Plateau State police spokesman Emmanuel Abuh confirmed there had been two attacks in Jos but had no further details immediately.
“I saw people running out crying, some with bloodstains,” said resident Bashir Abdullahi, describing the scene after he said a suicide bomber ran into the crowded restaurant. “I believe many lives were lost.”
Another bomb exploded at Shagalinku, a restaurant patronized by state governors and other elite politicians seeking specialties from Nigeria's mainly Muslim north.
At least 15 people died there, Mark Lipdo of the Christian-based Stefanos Foundation told The Associated Press.
The second attack targeted cleric Sani Yahaya Jingir as he was preaching at Yantaya Mosque, witnesses said. Gunmen started shooting sporadically and then there was a loud blast, they said.
“We saw two or three vehicles coming from different directions and we started hearing gunshots from all angles and then a very loud bang, like a bomb being thrown into the mosque,” witness Abubakar Shehu said.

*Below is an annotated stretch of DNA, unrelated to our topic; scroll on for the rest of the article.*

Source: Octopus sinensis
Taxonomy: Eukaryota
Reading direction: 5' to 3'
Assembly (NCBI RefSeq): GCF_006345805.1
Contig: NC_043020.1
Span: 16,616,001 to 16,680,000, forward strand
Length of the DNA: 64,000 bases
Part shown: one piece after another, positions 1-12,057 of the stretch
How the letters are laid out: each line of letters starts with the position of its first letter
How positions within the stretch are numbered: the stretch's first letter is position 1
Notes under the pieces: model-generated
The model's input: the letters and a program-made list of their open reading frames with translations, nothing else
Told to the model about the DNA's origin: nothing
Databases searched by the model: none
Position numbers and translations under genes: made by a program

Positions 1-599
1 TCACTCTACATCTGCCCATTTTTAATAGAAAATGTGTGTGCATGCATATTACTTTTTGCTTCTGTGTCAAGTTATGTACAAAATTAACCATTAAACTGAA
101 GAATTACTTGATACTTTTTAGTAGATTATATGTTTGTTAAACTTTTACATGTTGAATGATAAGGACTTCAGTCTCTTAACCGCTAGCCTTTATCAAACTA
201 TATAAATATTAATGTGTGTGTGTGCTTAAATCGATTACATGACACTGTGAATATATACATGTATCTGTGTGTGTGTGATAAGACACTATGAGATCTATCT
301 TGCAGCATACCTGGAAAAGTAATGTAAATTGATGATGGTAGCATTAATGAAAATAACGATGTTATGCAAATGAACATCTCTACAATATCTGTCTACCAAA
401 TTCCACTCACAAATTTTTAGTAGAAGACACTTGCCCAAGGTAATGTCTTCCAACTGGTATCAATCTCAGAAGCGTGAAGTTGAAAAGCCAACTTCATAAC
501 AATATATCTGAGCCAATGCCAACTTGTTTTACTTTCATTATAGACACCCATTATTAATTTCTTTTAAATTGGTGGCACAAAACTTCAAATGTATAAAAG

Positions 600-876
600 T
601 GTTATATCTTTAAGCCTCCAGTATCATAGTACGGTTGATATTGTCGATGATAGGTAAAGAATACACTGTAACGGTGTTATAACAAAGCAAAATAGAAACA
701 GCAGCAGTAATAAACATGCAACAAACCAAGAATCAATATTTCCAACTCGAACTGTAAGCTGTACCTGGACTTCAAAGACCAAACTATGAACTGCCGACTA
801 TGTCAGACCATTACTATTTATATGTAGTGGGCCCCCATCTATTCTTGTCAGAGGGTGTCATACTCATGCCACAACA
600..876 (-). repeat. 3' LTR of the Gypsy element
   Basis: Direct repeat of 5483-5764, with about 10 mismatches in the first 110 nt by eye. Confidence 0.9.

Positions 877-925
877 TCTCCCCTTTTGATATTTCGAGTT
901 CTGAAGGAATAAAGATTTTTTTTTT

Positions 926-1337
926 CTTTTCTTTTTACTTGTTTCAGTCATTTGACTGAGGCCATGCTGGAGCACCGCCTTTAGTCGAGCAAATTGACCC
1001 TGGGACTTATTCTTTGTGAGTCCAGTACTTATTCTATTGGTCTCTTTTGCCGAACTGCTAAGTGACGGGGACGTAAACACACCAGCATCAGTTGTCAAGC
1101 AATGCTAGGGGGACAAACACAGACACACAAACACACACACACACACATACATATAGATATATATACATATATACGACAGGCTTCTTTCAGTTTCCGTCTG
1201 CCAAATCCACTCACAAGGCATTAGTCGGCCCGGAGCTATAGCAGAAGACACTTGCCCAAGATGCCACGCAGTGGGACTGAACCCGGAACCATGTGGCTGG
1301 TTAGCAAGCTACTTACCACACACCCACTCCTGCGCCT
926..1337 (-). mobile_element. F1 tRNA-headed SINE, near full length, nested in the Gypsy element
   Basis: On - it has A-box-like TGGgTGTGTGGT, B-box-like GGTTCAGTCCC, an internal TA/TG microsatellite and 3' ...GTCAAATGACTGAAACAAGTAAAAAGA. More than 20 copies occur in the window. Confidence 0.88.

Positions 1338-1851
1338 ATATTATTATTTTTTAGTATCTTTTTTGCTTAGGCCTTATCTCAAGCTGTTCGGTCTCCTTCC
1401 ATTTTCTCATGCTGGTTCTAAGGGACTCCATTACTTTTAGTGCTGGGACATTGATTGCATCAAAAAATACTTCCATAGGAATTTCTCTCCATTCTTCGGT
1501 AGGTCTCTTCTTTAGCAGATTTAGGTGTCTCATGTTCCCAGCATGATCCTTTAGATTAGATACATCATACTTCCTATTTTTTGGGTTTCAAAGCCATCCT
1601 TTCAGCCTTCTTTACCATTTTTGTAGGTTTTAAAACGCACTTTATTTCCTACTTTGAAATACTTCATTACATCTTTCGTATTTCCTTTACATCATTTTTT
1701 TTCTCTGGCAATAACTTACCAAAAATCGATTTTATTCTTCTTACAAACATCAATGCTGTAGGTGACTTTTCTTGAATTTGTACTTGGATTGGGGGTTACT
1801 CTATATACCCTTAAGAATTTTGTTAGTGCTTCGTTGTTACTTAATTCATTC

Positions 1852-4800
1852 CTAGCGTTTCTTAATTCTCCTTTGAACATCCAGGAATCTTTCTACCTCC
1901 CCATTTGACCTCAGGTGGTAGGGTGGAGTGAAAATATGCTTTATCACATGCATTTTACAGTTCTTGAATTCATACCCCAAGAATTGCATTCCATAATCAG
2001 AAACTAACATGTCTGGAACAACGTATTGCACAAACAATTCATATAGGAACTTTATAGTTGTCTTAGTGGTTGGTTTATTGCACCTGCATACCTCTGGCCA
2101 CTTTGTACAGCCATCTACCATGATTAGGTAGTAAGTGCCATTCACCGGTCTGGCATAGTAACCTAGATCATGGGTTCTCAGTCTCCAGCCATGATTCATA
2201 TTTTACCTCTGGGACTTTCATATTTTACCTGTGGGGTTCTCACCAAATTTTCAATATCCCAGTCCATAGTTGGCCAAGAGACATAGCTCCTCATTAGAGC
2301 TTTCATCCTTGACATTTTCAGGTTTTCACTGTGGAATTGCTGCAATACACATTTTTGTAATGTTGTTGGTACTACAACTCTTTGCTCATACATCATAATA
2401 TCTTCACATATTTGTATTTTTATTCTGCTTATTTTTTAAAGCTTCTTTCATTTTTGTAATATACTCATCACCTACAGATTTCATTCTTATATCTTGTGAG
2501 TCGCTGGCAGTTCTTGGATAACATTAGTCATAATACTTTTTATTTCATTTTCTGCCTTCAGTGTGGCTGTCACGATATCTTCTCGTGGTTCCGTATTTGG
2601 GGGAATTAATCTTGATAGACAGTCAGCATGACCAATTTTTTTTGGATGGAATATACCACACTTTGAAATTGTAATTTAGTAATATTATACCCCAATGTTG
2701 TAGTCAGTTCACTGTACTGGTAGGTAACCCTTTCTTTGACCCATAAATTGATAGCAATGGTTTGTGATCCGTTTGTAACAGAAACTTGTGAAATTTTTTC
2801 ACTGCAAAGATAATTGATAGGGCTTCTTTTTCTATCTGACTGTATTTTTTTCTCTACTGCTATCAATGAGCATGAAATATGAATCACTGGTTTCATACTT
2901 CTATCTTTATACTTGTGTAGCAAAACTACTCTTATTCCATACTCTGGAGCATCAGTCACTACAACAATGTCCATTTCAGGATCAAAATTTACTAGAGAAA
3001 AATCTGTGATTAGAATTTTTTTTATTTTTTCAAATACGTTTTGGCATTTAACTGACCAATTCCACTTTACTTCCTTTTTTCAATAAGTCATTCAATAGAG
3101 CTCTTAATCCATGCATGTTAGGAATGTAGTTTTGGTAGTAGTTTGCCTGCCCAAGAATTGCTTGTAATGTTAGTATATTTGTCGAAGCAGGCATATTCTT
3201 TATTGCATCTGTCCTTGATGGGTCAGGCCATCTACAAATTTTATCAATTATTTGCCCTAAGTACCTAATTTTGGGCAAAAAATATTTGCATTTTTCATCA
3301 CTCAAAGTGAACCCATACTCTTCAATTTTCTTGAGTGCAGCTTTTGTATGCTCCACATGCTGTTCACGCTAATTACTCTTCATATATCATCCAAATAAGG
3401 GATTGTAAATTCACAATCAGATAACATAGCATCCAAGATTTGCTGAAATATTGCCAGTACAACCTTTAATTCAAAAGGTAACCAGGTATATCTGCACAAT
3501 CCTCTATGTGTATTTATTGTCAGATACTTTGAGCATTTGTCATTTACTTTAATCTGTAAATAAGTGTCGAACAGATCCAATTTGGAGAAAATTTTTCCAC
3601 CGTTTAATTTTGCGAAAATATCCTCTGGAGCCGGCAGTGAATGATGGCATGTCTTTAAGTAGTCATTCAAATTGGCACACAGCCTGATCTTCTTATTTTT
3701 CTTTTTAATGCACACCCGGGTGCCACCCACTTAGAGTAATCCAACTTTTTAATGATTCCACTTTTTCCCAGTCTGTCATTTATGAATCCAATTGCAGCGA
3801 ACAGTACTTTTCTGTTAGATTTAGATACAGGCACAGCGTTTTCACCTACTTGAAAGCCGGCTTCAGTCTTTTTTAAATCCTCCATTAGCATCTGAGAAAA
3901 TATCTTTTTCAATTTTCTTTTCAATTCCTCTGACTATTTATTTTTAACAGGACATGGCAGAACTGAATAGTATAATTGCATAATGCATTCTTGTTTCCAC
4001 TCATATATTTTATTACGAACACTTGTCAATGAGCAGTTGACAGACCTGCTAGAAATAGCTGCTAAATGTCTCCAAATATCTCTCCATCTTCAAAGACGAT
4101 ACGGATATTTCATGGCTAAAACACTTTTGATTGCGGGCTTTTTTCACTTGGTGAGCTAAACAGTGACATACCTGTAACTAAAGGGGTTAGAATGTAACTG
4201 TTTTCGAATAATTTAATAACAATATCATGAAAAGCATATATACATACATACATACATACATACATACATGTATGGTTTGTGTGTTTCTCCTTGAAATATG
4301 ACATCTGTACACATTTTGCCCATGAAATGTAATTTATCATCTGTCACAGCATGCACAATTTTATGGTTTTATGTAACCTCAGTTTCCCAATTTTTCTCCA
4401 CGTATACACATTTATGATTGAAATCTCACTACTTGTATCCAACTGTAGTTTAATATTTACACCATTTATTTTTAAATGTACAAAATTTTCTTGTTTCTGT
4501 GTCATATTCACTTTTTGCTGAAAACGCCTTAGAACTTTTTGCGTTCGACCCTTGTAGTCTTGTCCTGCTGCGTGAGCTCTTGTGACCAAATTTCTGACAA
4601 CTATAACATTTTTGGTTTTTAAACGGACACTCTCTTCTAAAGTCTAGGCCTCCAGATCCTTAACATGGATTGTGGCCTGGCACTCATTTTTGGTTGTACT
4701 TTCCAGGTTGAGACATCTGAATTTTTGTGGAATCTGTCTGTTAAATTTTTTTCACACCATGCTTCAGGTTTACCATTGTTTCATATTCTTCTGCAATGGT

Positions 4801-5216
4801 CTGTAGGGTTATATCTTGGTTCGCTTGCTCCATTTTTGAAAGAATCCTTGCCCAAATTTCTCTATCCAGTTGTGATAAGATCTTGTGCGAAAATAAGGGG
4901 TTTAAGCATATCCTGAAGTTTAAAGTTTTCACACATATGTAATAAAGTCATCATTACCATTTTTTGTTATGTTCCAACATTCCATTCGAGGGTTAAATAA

The cleric, who belongs to the Jama'atu Izalatul Bidia organization, which preaches peaceful co-existence of all religions, according to The Associated Press, was addressing a crowd during the Muslim holy month of Ramadan, according to survivors who spoke on condition of anonymity for fear of reprisals.
There was no official word on casualties from the two attacks. A witness at a hospital in Jos said at least bodies had been brought in.
A suicide bomber killed six people at a church in northeast Nigeria earlier on Sunday after a week in which suspected Boko Haram fighters killed more than 200 people.
The United States vowed on Sunday to support Nigeria in the wake of the attacks.
“The United States strongly condemns the recent attacks in northeastern Nigeria inflicted by Boko Haram,” State Department spokesman John Kirby said in a statement.
“We will continue to support Nigeria's efforts to bring those responsible for these attacks, as well as previous attacks, to justice,” he added in offering condolences to the families of the victims.